Iran’s Middle East rival Saudi Arabia has also recently been holding back-channel discussions with Tehran to find ways to cool tensions and stop a long-running proxy war in Yemen.
It remains to be seen how the current fighting in Gaza could impact the future of Abraham Accords, the U.S.-Iran talks, and other issues.
For Israel, there are much more immediate concerns.
Hamas on Thursday launched another barrage of rockets into Israel in the most severe attacks since the two sides went to war in 2014.
A Palestine Islamic Jihad member claimed Iran provided the rockets.
“[The] weapons we use to pound Tel Aviv, our weapons, our money, and our food are provided by Iran,” said Ramez Al-Halabi, according to the Middle East Media Research Institute in Washington.
Israeli forces responded Thursday with more retaliatory strikes and Friday’s assault seemed to be the heaviest yet.
Red flames lit up the skies on the outskirts of Gaza City and even people inside the city, several kilometers away according to reporters on the ground, could be heard screaming in fear. The Israelis also fired tank and artillery shells across the border for the first time.
“I said we would extract a very heavy price from Hamas,” Prime Minister Benjamin Netanyahu said in a videotaped statement. “We are doing that, and we will continue to do that with heavy force.”
Nearly 100 Palestinians have been killed in the fighting, according to media reports Thursday. At least seven Israelis have died, including a 6-year-old child killed by a Hamas rocket.
The Pentagon confirmed that 120 U.S. military personnel were evacuated from Israel Thursday to Germany because of the missile attacks.
Mr. Netanyahu showed no signs of backing down despite pressure from Egypt and other nations to strike a cease-fire.
“It will take more time, but … we will achieve our goal to restore peace to the state of Israel,” Mr. Netanyahu said.
Hamas remains equally defiant as it targets major Israeli population centers.
“The decision to bomb Tel Aviv, Dimona and Jerusalem is easier for us than drinking water,” a Hamas spokesman said in a video message Thursday.
In Washington, President Biden has tried to de-escalate the situation while sticking by America’s longstanding support for Israel.
“One of the things that I have seen thus far is that there has not been a significant overreaction,” the president told reporters Thursday. “The question is how we get to a point where … there is a significant reduction in the attacks, particularly the rocket attacks that are indiscriminately fired into [Israeli] population centers.”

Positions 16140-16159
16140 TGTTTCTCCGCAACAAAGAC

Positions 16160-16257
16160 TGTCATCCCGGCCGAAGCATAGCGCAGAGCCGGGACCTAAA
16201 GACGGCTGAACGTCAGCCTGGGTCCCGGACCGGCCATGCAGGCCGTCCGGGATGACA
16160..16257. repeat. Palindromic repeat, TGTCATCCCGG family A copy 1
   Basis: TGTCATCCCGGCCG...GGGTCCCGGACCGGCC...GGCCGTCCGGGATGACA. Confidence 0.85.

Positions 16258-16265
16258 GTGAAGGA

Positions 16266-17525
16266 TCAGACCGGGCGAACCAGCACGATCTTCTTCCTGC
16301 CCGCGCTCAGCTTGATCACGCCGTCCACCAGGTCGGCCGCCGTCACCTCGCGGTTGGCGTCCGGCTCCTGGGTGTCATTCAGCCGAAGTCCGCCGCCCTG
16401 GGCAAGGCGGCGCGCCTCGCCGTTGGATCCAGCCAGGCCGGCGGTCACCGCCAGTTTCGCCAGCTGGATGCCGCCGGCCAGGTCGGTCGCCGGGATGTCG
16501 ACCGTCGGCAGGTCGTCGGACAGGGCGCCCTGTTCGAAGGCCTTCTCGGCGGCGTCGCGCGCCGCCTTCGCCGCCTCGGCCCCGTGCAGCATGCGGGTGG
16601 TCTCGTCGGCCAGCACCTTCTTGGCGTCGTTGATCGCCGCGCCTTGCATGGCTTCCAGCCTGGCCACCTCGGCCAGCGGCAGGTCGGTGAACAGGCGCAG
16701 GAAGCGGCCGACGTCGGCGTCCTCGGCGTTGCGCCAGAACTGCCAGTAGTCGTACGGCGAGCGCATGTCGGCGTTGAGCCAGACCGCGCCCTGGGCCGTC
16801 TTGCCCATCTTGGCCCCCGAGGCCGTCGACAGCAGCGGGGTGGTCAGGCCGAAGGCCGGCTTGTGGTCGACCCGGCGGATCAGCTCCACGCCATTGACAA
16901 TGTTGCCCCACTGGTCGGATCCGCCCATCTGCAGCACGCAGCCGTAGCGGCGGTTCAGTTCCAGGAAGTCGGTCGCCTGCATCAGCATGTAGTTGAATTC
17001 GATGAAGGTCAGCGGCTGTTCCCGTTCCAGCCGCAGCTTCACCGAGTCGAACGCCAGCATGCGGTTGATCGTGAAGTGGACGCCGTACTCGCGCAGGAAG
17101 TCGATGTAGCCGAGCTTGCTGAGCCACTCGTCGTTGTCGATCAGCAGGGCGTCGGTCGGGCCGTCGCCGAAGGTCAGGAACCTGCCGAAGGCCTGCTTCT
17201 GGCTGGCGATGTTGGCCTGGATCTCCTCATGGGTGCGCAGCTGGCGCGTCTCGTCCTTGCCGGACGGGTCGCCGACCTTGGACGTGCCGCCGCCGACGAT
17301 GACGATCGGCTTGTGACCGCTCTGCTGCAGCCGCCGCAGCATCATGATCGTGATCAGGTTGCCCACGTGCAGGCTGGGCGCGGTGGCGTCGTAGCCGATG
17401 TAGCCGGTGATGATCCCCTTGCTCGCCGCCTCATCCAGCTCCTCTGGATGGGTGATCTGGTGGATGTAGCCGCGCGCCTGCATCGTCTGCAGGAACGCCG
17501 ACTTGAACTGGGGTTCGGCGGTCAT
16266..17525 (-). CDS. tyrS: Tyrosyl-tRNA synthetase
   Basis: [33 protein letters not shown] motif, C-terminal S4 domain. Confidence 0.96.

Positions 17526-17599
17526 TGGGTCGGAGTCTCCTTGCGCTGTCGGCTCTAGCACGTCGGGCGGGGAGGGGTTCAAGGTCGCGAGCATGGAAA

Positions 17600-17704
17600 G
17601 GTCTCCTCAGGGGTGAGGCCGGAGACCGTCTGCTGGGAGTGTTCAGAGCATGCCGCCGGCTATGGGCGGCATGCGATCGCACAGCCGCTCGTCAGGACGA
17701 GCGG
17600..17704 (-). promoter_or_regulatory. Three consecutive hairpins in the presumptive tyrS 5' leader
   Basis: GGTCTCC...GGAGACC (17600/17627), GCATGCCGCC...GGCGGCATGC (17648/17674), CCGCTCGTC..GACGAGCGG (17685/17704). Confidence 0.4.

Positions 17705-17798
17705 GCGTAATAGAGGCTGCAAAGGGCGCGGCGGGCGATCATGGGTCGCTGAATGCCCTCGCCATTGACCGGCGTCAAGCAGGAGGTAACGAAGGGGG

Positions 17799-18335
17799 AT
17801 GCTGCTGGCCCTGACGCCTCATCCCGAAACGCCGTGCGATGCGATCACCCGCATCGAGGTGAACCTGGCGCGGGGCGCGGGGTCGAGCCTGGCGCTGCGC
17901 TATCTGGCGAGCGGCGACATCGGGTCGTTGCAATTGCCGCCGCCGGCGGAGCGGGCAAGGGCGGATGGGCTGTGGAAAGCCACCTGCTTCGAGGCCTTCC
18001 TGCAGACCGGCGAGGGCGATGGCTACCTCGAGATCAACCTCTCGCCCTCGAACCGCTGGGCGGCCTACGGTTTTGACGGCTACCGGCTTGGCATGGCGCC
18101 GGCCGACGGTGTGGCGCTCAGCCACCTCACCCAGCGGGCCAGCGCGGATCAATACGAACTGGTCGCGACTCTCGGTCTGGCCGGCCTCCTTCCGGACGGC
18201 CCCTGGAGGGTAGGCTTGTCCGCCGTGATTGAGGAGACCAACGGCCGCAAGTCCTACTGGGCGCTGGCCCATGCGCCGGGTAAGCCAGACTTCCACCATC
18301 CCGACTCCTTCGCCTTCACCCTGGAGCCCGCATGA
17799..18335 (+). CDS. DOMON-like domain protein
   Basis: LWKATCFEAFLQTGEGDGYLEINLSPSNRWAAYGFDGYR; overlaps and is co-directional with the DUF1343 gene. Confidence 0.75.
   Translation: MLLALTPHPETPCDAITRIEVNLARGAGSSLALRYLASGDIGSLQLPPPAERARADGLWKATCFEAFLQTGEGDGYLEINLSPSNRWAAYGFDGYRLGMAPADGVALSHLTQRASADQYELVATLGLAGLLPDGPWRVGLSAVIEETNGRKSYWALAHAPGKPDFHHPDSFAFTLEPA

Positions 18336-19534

But Mr. Biden is taking heat from some in his own party.
Ms. Ocasio-Cortez, for example, criticized the president’s declaration that Israel has an unassailable right to defend itself from attack.
“Blanket statements like these w/ little context or acknowledgment of what precipitated this cycle of violence — namely, the expulsions of Palestinians and attacks on Al Aqsa — dehumanize Palestinians & imply the US will look the other way at human rights violations. It’s wrong,” the New York Democrat tweeted, referring to the iconic Al-Aqsa mosque in Jerusalem.
Al-Aqsa, the third holiest site of Islam, has been a flash point in the current violence since Israeli police and Palestinian protesters faced off inside the walled compound that surrounds the mosque.
Ms. Omar, a Somali American and one of the first Muslim women to serve in Congress, also has condemned Israel’s actions, referring to some Israeli military strikes in Gaza as an “act of terrorism” and arguing that too few lawmakers in the U.S. are willing to stand up for innocent Palestinians.
“Palestinian children deserve advocates for their humanity, safety and security. No exceptions,” the Minnesota Democrat tweeted this week.
Mr. Pompeo, who served as secretary of state under Mr. Trump, said such comments are deeply offensive. “So, for my years in Congress, it was largely the case that support of Israel was a bipartisan effort. And that has changed over these last six or eight years,” he told radio host Hugh Hewitt in a Thursday interview.
“You have the hard-core folks on the far left, Ilhan Omar, AOC, all attacking Israel in ways that have the deep, deep flavor of antisemitism,” Mr. Pompeo said. “And then you have more mainstream Democrats, too, who simply refuse to support this important geostrategic partner for the United States.”
Outspoken conservatives on Capitol Hill also are firing back. Rep. Marjorie Taylor Greene, Georgia Republican, reportedly ran after Ms. Ocasio-Cortez and shouted at her outside the Capitol on Wednesday. While the run-in wasn’t directly related the situation in Gaza, Ms. Taylor Greene made clear on Twitter her deep opposition to Ms. Ocasio-Cortez’s position and mocked the “Squad.”
“You are also a hate-America terrorist sympathizer. #JihadSquad,” she tweeted.
Other Republicans believe the crisis should spur the White House to rethink its Iran policy. More than 40 Republican senators wrote a letter to Mr. Biden late Wednesday urging the administration to stop negotiating with Iran over a new deal to limit Tehran’s nuclear program.
“While the United States and countries around the world condemned these rocket attacks, Iran resoundingly supports this aggression,” they wrote. “Shortly after the attacks began, and as they continued, Iran’s Supreme Leader Ayatollah Ali Khamenei tweeted that Palestinians should unite to ‘use the tools of their disposal’ to attack Israel, which he recently called not a nation, but a ‘terrorist garrison.’”
“We call on you to immediately end negotiations with Iran,” they said, “and make clear that sanctions relief will not be provided.”
• Tom Howell, Kery Murakami, Rowan Scarborough and Mike Glenn contributed to this article, which is based in part on wire service reports.